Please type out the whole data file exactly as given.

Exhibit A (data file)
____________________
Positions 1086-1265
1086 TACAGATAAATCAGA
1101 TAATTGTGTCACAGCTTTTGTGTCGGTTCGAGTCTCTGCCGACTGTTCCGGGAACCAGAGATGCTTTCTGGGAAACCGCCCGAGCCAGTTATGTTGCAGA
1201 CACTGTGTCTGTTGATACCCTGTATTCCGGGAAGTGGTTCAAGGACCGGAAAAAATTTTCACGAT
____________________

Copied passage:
Positions 1086-1265
1086 TACAGATAAATCAGA
1101 TAATTGTGTCACAGCTTTTGTGTCGGTTCGAGTCTCTGCCGACTGTTCCGGGAACCAGAGATGCTTTCTGGGAAACCGCCCGAGCCAGTTATGTTGCAGA
1201 CACTGTGTCTGTTGATACCCTGTATTCCGGGAAGTGGTTCAAGGACCGGAAAAAATTTTCACGAT